Camille Saint-Saëns’ Carnival of the Animals: Simulation in the Whimsical

There’s this whimsical little musical suite that I love called The Carnival of the Animals by Camille Saint-Saëns that consists of fourteen movements, with each representing a different group or species of animal:

  1. Introduction and Lion’s Royal March
  2. Hens and Cocks
  3. Wild Asses: Swift Animals
  4. Tortoises
  5. The Elephant
  6. Kangaroos
  7. Aquarium
  8. Personages with Long Ears
  9. The Cuckoo in the Deep Woods
  10. Aviary
  11. Pianists
  12. Fossils
  13. The Swan
  14. Finale

Since its composition in 1886, different pieces have been appropriated by Disney’s FantasiaHow I Met Your Mother, the film version of Charlotte’s WebThe Godfather Part II, and Weird Al. One recorded version features Jack Prelutsky reading from his poetry. It’s lends itself well to an audience of children, with its lack of pretension and its diversity of sounds and pitches.

Each of those sounds attempts, either as a group or individually, to portray the character featured in the movement. It’s representational music, and it isn’t meant to deceive. It doesn’t seem to be attempting to force the listener to come to some sort of conclusion about the banality or beauty or simplicity of existence (though the inclusion of pianists and fossils in this tracklist certainly does comment on mortality and human nature, but those are other posts)—it does all of these things, instead, with ease.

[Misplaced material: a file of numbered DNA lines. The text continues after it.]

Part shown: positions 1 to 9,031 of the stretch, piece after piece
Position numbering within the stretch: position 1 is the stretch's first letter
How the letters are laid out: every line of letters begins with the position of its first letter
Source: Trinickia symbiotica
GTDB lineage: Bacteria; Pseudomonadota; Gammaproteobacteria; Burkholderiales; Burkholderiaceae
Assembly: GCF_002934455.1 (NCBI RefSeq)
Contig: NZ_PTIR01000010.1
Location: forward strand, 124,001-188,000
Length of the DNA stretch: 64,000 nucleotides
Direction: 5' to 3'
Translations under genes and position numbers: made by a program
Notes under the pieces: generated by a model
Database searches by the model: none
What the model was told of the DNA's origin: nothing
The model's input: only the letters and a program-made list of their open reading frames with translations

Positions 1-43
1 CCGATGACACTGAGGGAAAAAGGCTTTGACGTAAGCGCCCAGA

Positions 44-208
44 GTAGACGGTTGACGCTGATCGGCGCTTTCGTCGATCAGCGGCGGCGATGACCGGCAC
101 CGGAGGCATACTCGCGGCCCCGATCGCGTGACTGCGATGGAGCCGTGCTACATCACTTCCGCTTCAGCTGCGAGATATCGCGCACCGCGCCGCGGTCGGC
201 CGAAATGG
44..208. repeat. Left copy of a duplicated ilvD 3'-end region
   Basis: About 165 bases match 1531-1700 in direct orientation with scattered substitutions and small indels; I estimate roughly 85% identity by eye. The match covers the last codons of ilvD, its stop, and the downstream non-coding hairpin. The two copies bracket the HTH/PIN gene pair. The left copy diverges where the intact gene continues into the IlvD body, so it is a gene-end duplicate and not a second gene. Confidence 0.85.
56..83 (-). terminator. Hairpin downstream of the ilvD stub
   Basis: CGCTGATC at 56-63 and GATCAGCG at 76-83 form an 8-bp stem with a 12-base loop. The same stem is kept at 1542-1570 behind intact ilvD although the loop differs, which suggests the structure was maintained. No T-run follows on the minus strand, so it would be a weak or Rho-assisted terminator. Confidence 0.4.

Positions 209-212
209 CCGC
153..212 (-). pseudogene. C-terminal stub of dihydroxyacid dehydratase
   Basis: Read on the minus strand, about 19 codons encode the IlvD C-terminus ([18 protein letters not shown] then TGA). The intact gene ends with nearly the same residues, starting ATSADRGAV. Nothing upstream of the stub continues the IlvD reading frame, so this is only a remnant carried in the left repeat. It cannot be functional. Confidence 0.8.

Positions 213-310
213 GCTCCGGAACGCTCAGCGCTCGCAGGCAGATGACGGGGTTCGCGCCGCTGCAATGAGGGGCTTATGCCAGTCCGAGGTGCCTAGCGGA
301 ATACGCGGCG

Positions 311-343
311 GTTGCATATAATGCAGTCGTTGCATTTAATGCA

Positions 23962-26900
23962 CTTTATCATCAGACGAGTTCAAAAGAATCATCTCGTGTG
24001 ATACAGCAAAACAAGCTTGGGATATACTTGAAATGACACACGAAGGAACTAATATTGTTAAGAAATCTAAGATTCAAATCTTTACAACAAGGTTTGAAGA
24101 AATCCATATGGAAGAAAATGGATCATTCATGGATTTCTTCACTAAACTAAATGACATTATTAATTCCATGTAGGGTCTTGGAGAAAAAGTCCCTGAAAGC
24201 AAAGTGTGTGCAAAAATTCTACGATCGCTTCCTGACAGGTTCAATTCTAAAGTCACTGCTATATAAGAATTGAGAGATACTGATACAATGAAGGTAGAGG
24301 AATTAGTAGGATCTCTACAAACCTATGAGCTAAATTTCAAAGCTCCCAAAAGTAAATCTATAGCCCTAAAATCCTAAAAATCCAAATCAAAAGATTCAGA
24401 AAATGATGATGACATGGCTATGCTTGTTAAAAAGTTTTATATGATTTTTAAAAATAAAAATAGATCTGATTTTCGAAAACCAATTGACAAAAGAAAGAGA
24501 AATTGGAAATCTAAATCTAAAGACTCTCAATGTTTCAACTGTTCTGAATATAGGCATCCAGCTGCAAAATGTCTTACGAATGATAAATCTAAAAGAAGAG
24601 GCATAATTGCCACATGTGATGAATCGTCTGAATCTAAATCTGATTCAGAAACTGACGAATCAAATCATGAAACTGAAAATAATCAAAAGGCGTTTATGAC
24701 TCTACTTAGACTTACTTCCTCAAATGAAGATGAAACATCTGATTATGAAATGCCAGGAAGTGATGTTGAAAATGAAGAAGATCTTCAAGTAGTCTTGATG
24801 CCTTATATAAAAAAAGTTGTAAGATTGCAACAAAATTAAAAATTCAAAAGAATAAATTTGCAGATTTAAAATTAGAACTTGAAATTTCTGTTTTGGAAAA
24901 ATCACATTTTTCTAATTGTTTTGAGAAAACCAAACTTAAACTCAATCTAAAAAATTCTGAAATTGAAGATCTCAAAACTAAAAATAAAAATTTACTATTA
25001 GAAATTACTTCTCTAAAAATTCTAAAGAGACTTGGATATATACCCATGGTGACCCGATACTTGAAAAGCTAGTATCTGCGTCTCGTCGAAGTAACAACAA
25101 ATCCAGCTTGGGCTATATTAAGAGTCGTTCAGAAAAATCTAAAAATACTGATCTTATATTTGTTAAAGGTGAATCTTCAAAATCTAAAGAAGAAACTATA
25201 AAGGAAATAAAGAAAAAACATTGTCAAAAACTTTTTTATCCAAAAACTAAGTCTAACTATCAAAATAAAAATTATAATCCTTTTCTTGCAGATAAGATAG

Saint-Saëns decision to compose a suite that doesn’t merely wish to convey a story or a set of emotions, but that characterizes a set of familiar beings in a way that simultaneously brings them to life and renders them art objects whose existence can’t quite be traced back to anything solid, had to have been intentional. These wild asses and tortoises and swift animals are taken from the real—with physical proof of their existence—to the imaginary and the fragmentary. They’re shells of their earthly selves (doubly so, in the case of the fossils), but  Saint-Saëns’ compositions still allow them to express so much. And that’s all Saint-Saëns seems to want: for his carnival to express the feelings for him, no matter their fantastical existence. Reality doesn’t seem to be the primary object here, despite the (intentional) fact that each movement is founded inextricably in the real.

Published at See Gauge Blog on April 4, 2013.

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